The Calcutta High Court while hearing a petition that sought setting aside an alleged ‘interim award’ dated October 15th, 2020 and deciding whether an interim relief granted by an Arbitrator would constitute ‘an interim award, thereby allowing it to be set aside under Article 34 of the Arbitration and Conciliation Act, 1996, observed that the impugned order did not constitute an ‘Interim Award’ as defined under sections 29 and 31 of the Arbitration and Conciliation Act.
The Court in the present matter considered the meaning of the arbitration award as given in Section 29(1)(c) and 31(6).
The court observed that section 31(6) of the Act, an 'interim award' is described as one which an Arbitrator has the option to give at 'any time' during the course of the arbitral proceedings before making the final award. Therefore, by definition an 'interim award' denotes a pronouncement in the interregnum similar to an interim order which proposes to settle a part of the claim pending final hearing of the action filed in the court.
However, the Court added an important caveat by observing, "…an interim award cannot go beyond what the tribunal is empowered to grant by way of final relief on a complete consideration of the facts or upon trial. It is hence axiomatic that a decision which is intended as an interim measure, must be within the span and possibilities of the relief which can be granted by the Court/ Tribunal in the action filed."
The Court in the present matter ruled that ‘interim relief’ would not constitute ‘interim award as defined under Sections 29 and 31.
Adding to the understanding whether rejection of application for the Amendment of Counter-claim would constitute an ‘interim relief’, the court observed in its ruling that,
"By Lindsay's own showing, the MOU, the alleged breach of which by IFGL results in the claim for damages, does not contain an arbitration clause (at paragraph 29 of Lindsay's set-off and counterclaim). Hence, the statutory bar under 23(2A) in the matter of adjudication by the arbitral tribunal on the proposed amendments becomes operative."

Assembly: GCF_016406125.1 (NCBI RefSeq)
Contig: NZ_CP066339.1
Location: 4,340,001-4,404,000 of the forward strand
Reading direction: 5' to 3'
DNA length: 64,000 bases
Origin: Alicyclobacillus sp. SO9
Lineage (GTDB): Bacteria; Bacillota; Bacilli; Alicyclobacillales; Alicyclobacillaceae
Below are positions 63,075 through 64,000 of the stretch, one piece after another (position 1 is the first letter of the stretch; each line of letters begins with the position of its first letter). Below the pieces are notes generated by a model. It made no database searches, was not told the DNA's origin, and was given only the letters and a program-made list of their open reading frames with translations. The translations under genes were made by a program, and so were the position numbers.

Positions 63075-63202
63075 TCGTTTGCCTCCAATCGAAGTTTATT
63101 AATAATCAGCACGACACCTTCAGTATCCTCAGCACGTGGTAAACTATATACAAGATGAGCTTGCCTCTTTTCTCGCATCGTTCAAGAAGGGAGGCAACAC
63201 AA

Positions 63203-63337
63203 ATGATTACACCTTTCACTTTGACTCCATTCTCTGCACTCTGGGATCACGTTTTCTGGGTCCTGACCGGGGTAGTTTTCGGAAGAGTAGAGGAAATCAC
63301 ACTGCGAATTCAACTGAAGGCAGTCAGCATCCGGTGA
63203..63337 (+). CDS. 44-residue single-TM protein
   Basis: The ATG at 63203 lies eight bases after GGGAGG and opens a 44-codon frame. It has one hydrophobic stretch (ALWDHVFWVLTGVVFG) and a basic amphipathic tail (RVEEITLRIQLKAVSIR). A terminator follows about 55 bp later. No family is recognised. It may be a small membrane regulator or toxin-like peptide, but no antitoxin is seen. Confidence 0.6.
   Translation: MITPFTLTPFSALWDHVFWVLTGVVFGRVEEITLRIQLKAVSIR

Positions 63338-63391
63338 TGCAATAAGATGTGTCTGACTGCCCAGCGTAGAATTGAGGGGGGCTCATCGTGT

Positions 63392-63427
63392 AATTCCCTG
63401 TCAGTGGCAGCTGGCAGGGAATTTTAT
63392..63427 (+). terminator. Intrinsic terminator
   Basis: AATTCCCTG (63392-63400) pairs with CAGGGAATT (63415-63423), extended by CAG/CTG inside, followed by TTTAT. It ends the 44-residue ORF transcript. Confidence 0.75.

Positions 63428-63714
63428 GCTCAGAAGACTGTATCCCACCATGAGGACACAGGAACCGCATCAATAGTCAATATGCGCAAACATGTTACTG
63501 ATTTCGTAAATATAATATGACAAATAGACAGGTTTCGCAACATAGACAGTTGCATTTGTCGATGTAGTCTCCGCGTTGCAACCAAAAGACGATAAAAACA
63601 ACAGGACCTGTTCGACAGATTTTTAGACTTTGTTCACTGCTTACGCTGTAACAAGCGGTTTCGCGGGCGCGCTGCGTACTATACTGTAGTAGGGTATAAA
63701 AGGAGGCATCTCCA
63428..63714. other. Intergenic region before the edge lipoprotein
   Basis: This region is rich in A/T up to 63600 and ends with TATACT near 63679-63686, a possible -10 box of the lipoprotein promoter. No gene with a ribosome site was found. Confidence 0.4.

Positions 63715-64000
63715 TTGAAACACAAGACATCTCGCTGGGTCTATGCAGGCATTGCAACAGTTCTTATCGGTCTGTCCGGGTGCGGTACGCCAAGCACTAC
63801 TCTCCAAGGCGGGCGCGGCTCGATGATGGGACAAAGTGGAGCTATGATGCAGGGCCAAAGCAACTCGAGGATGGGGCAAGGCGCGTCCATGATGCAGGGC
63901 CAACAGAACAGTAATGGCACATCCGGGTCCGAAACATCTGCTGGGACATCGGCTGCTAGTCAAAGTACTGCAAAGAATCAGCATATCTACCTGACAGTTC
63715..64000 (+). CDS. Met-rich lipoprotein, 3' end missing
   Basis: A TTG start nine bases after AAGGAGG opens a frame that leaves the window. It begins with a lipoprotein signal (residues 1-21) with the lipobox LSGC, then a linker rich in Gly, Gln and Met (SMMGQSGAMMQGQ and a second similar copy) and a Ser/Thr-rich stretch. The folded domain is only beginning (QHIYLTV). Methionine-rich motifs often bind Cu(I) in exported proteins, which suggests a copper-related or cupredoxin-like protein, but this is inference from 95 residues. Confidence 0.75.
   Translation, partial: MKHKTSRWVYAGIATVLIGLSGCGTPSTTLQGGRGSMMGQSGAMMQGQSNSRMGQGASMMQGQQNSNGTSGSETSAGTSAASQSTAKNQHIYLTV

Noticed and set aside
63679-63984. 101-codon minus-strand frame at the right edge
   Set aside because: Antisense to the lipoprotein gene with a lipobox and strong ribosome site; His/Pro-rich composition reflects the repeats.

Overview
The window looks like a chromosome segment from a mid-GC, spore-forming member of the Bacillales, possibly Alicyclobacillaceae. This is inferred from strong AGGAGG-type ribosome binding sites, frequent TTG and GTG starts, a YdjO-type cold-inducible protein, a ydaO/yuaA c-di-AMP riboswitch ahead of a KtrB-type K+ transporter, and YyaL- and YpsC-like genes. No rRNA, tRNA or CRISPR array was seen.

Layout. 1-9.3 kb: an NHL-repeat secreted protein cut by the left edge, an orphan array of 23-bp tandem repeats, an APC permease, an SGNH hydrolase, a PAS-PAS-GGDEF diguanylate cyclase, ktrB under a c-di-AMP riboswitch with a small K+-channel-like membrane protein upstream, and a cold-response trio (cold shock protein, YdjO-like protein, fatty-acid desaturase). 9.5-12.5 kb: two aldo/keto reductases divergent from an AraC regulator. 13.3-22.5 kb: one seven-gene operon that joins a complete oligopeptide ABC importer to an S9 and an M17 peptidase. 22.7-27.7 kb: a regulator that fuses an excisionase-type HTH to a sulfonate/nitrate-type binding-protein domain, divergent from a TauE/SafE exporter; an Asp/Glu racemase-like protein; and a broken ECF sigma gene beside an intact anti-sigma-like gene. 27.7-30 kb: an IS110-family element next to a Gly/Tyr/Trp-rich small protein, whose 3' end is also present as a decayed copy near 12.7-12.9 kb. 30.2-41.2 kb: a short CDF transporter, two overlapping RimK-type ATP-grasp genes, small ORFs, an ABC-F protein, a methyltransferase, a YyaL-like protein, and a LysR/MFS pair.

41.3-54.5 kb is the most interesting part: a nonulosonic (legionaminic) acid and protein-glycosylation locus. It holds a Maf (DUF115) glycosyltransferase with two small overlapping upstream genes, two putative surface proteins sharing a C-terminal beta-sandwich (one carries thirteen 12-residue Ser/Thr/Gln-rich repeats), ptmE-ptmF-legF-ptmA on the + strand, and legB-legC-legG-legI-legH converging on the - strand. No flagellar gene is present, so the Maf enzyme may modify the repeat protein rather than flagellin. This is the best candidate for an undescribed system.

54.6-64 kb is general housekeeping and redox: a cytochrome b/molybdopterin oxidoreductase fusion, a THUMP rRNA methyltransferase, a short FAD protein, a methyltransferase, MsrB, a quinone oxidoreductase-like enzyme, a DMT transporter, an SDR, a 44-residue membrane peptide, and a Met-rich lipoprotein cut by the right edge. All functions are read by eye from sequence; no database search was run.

The Court further took into consideration that the bar of limitation on which the petitioner's application was rejected by the tribunal is different from the delay contemplated under section 23(3) and (4) of the 1996 Act. However, advocating for an expansive interpretation of the language of Section 23(3) of the Act, the Court observed as follows,
"Under the 1996 Act, the delay is in relation to the making of the application for amendment of pleadings by a party during the course of the arbitral proceedings. The language of 23(3) must however be taken in an expansive context and not in a restrictive and narrow sense. While treating 'delay' as a ground for not allowing an application under 23(3), the words therein do not suggest that the tribunal would be precluded from considering the delay in the making of the application under the laws of limitation or confine itself only to the delay envisaged under section 23(4), which provides a time frame within which the pleadings have to be completed."
The court, therefore, accordingly held that impugned order was not an arbitral award within the meaning of the Act and thus, not amendable to challenge under Section 34 of the Act and dismissed the petition.